Today I came away from a conversation having received more insight than I usually do when talking to someone.
I was talking with a mentor in what I assumed would be a routine Skype call. A few minutes in, he asked me about a goal that I had made last week to commit time to study two specific topics. I completely dropped the ball on that, largely because there was a competing commitment that eclipsed my vision of fulfilling my original goal. Though what I did was good, it wasn’t what I committed to do.
In the past when I have flaked out on commitments or fallen short of achieving a goal, the person who I report to responds with, “Oh, well that’s okay. You’re good. You can do it this week.” Not so in this case. Upon hearing of my shortcoming, my mentor expressed devastation that I didn’t achieve my goal and disappointment that I let a competing interest interfere.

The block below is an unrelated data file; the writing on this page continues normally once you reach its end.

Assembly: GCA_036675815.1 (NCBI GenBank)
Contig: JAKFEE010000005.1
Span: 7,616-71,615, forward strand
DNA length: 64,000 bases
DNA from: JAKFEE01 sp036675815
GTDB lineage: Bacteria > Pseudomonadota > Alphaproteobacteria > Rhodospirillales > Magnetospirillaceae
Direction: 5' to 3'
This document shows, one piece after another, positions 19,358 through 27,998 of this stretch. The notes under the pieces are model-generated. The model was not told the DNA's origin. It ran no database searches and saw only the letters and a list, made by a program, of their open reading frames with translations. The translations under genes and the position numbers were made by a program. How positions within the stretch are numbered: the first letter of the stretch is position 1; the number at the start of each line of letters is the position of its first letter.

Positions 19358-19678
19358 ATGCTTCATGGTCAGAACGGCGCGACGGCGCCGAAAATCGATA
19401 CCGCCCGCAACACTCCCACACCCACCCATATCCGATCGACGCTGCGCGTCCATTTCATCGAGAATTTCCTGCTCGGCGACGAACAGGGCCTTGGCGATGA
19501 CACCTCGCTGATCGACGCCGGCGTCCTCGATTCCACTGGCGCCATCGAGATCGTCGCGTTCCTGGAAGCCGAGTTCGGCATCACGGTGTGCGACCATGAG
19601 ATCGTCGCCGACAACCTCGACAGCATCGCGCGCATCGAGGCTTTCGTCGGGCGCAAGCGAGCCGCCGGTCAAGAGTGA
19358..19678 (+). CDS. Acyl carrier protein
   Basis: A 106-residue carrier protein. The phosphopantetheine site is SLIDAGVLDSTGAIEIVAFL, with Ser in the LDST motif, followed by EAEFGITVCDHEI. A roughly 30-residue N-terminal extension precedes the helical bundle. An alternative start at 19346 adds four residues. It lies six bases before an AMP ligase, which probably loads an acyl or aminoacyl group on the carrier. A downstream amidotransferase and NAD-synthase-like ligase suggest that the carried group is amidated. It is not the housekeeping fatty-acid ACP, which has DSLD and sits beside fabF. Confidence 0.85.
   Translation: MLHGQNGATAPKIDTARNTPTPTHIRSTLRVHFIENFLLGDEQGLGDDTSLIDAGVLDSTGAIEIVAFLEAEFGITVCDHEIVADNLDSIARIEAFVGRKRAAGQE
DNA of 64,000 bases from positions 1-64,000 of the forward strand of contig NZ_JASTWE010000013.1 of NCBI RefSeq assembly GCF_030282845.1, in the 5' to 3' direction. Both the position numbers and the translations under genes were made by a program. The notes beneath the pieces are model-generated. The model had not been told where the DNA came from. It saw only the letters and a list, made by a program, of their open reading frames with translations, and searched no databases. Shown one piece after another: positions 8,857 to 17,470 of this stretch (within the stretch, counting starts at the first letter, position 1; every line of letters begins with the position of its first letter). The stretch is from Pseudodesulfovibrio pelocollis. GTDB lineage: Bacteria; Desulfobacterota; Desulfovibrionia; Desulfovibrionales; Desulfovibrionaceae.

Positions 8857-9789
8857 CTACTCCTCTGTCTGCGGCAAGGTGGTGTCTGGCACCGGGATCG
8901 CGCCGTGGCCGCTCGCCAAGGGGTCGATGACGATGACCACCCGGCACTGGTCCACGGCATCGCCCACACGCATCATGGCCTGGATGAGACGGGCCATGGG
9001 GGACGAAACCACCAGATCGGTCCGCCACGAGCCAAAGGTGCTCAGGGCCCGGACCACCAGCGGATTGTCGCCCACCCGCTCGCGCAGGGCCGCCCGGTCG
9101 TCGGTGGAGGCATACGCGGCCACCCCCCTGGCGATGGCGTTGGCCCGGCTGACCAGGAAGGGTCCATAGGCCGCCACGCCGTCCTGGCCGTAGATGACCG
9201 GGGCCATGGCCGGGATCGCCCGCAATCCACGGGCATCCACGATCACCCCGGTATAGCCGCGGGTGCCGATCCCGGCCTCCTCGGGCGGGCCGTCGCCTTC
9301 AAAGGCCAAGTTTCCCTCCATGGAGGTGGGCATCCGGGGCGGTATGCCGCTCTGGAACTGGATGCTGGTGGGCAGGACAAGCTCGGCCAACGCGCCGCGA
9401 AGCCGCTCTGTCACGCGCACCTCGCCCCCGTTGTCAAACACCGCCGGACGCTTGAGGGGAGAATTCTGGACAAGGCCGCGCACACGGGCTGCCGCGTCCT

This hit me hard.
Expecting mercy and sympathy, I was completely blindsided by the negative response. My resolve to work harder at my goal was strengthened, and I’m more motivated to make a conscious effort to keep my commitment. I was humbled by this experience because I saw that my actions matter, which is evident when I am being held accountable by someone else. I was reminded that excuses won’t cut it, especially when dealing with things of great importance.
Don’t let what you can control be confused with the uncontrollable. The excuse, “I didn’t have time” is usually more accurately stated, “I didn’t make the time.” There are always areas that I can use my time more efficiently and then have more time for the things that matter most.
The tweet is a good example. Plus, Frog and Toad are awesome.
This is a metaphor for my attempts to cut back on Twitter by logging out and deleting the apps pic.twitter.com/agsA6rJDXg
— Michel (@michelmcbride) April 19, 2017